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Paul Pichler, Ipek Oruç, Jason Barton; The role of features and spatial relations in adaptation of facial identity. Journal of Vision 2010;10(7):654. https://doi.org/10.1167/10.7.654.
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© ARVO (1962-2015); The Authors (2016-present)
Face recognition may involve qualitatively different mechanisms from other object recognition. One of the markers for that assertion is the face inversion effect, showing that face recognition is more sensitive to orientation than that for other objects. Inversion may particularly disrupt the processing of configural information, such as the second-order spatial relations of facial features. The aim of our study was to further investigate the contribution of features and configuration in facial representations by studying face identity aftereffects.
We used three types of stimuli: whole faces, ‘exploded’ faces (disrupted second-order relations but preserved first-order relations) and ‘scrambled’ faces (disrupting first-order relations). Whole and altered faces served as adapting or test stimuli, viewed either both upright or both inverted. We measured perceptual-bias aftereffects in identity judgments regarding ambiguous morphed test face stimuli. Our primary goal was to determine the degree of adaptation that altered faces could induce in whole faces and whether this varied with orientation. Fourteen healthy subjects participated.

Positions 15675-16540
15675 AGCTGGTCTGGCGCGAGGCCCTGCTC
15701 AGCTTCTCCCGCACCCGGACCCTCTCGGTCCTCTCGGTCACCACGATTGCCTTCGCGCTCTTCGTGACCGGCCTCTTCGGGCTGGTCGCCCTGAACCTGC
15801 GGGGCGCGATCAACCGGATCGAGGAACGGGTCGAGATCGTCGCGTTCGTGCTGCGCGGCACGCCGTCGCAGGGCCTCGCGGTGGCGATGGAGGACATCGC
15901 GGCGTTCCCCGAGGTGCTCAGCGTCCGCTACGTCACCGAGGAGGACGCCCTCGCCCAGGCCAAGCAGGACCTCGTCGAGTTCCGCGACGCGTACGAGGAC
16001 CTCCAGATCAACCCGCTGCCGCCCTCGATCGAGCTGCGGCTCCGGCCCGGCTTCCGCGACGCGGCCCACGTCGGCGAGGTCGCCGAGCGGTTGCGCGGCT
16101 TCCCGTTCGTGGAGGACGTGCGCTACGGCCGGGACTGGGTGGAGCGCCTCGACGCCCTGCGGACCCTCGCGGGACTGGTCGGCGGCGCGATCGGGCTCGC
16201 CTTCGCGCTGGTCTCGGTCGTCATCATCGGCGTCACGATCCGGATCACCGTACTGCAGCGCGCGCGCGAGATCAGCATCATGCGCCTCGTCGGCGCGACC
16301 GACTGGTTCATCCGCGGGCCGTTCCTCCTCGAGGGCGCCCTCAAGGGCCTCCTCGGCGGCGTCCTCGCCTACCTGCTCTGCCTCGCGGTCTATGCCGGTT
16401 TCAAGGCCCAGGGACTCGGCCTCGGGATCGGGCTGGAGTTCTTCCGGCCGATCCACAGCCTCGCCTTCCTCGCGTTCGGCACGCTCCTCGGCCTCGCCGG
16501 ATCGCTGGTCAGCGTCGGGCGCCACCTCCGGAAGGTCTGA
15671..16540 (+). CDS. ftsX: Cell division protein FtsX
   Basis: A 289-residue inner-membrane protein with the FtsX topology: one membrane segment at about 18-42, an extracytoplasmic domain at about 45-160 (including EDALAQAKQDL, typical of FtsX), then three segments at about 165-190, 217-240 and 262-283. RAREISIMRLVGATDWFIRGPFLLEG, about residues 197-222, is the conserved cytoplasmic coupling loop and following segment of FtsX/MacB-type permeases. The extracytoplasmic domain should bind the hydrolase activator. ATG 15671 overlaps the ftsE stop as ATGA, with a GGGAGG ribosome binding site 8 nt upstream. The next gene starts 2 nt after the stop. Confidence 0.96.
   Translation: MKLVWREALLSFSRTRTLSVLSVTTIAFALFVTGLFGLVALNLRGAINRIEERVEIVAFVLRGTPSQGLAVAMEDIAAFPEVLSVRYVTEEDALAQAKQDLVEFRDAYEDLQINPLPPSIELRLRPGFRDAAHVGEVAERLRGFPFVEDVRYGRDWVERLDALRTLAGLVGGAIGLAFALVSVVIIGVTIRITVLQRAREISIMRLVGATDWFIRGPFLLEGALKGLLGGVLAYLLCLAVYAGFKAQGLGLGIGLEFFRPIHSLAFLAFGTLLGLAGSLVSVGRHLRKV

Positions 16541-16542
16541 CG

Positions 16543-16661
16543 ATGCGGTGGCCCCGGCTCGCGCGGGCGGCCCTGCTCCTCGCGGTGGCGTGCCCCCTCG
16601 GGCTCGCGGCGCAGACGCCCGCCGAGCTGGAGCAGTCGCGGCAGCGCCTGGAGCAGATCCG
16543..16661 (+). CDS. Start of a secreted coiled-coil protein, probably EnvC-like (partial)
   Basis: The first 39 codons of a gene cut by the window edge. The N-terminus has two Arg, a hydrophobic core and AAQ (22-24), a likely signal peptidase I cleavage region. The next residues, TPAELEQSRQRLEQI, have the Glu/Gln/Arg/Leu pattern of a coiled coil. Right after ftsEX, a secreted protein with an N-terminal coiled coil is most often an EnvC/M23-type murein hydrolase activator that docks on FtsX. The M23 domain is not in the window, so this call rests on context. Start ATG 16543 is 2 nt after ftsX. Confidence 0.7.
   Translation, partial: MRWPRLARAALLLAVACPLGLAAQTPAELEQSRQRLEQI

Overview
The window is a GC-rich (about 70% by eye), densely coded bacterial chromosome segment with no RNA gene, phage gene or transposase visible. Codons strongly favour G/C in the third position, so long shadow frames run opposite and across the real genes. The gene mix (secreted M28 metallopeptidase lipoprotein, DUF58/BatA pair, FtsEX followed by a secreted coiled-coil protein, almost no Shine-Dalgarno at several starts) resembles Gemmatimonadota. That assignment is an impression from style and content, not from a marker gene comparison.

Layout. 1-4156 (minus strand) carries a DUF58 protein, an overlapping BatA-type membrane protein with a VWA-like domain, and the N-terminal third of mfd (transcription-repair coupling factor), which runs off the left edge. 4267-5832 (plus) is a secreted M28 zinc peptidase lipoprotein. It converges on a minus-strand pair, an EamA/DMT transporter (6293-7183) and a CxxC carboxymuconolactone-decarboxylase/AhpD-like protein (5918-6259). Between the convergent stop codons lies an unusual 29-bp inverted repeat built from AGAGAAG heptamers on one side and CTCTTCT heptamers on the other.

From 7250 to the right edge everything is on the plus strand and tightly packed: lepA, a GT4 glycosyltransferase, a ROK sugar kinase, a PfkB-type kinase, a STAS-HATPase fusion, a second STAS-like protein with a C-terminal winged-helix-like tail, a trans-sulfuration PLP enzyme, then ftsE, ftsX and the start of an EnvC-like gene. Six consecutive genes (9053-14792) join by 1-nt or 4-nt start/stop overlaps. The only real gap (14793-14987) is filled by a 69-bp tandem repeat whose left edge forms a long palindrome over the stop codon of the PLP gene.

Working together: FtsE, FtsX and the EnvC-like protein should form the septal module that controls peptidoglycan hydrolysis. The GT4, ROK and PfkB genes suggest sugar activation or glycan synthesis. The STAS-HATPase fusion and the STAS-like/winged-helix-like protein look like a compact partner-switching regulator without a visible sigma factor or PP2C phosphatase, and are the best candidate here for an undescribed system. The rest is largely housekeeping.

Compared to whole-face adaptors, exploded faces induced partial aftereffects in whole test faces and these showed an inversion effect similar to those seen with whole-face adaptors. In contrast, scrambled faces were ineffective at adapting whole-face test stimuli in either orientation, although they could induce aftereffects in scrambled-face test stimuli.
We conclude that disruption of second-order spatial relations does not prevent facial features from engaging facial representations of identity, but that a proper first-order relationship of features is an essential prerequisite. Second-order spatial relations do form an integral part of face representations as disrupting these reduces the magnitude of the face aftereffect.
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